But the story changes when the Bell Beaker culture expanded to Britain after 4,500 years ago. Then, it was brought by migrants who almost completely supplanted the island's existing inhabitants - the mysterious people who had built Stonehenge - within a few hundred years. "There was a sudden change in the population of Britain," says Reich. "It was an almost complete replacement."
For archaeologists, these and other findings from the study of ancient DNA are "absolutely sort of mind-blowing," says archaeologist Barry Cunliffe, a professor emeritus at the University of Oxford. "They are going to upset people, but that is part of the excitement of it."
Vast Migration from the Steppe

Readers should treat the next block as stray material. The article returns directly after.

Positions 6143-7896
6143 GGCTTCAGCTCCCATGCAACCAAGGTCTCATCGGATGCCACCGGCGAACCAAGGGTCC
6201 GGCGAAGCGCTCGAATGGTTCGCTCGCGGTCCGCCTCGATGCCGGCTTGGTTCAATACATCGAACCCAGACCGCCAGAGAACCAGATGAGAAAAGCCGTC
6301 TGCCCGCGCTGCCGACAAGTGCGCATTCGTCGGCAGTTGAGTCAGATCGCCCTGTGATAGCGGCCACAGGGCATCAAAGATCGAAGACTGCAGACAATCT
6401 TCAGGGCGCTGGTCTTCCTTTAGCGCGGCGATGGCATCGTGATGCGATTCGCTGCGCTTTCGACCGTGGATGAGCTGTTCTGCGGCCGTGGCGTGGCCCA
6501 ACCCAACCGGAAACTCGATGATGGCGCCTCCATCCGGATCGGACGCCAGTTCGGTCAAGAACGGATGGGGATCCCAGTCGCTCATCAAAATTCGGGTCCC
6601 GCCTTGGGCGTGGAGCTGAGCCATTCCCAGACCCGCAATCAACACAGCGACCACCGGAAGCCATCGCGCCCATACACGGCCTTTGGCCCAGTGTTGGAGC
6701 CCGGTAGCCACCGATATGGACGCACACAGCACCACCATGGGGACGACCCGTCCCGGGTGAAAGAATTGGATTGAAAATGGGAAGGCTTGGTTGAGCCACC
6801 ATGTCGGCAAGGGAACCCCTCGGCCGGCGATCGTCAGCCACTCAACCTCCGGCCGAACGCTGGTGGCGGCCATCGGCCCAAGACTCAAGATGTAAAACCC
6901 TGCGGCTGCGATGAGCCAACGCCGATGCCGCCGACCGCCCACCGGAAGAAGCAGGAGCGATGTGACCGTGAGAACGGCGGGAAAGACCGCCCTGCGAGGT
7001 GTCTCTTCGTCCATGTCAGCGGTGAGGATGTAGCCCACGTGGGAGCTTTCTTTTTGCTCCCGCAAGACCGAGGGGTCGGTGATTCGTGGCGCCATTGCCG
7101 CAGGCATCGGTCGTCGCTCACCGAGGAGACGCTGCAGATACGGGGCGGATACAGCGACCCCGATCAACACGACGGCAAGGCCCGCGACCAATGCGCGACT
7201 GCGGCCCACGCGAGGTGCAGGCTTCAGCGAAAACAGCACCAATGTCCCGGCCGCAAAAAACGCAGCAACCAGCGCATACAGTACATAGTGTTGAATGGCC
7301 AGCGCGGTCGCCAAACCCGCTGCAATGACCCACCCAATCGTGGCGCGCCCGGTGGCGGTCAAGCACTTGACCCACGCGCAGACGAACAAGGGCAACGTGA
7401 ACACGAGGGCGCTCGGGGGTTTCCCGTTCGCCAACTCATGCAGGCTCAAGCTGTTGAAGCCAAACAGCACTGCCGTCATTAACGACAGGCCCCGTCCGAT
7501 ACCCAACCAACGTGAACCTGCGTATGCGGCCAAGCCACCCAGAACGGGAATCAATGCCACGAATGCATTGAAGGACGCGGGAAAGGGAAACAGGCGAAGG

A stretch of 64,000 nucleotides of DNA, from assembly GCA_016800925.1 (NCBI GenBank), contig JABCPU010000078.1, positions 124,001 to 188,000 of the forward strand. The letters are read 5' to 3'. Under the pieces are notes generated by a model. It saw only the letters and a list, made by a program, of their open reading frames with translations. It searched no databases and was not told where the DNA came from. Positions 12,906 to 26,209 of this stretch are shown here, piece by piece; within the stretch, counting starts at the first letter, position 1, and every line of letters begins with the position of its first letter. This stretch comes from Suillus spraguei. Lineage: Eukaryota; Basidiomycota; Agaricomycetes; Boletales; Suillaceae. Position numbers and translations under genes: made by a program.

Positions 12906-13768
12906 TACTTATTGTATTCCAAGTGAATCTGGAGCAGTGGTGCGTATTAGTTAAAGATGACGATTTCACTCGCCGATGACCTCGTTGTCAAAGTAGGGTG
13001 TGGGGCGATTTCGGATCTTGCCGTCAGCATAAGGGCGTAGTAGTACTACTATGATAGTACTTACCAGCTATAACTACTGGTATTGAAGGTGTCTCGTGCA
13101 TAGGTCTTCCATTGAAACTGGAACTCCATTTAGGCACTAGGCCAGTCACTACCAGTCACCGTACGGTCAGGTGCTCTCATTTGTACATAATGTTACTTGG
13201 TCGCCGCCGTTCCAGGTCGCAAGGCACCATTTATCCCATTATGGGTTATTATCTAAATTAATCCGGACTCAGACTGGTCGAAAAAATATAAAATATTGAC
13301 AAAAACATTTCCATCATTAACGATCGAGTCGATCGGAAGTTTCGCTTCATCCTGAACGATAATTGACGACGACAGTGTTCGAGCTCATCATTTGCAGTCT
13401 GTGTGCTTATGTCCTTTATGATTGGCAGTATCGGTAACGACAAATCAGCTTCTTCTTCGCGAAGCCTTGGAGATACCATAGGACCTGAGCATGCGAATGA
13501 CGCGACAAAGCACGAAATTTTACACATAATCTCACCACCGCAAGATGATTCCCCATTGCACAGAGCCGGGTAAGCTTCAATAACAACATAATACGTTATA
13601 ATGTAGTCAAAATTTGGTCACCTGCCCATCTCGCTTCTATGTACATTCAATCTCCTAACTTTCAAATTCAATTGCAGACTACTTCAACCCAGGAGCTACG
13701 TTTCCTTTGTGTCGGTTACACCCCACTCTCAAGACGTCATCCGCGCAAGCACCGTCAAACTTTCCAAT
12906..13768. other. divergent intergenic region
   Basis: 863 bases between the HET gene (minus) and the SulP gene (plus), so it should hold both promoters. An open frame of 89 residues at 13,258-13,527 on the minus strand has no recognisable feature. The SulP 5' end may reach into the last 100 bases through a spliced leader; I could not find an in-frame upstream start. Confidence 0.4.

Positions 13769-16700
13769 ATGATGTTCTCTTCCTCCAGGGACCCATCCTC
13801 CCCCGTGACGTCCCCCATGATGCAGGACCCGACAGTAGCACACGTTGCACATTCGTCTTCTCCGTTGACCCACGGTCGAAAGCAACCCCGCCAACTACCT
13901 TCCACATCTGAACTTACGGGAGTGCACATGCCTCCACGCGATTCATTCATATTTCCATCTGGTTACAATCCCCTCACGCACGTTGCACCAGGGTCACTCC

Consider the unexpected movement of people who originally lived on the steppes of Central Asia, north of the Black and Caspian seas. About 5,300 years ago, the local hunter-gatherer cultures were replaced in many places by nomadic herders, dubbed the Yamnaya, who were able to expand rapidly by exploiting horses and the new invention of the cart, and who left behind big, rich burial sites.
|DNA from people from the Bell Beaker culture (illustration of one man shown) reveal that |
they descended from nomadic herders who migrated from the steppes of Central Asia
[Credit: Manuel Rojo-Guerra/Luis Pascual-Repiso]
"This whole phenomenon of the steppe expansion is an amazing example of what ancient DNA can show," says Reich. And, adds Cunliffe, "no one, not even archeologists in their wildest dreams, had expected such a high steppe genetic content in the populations of northern Europe in the third millennium B.C."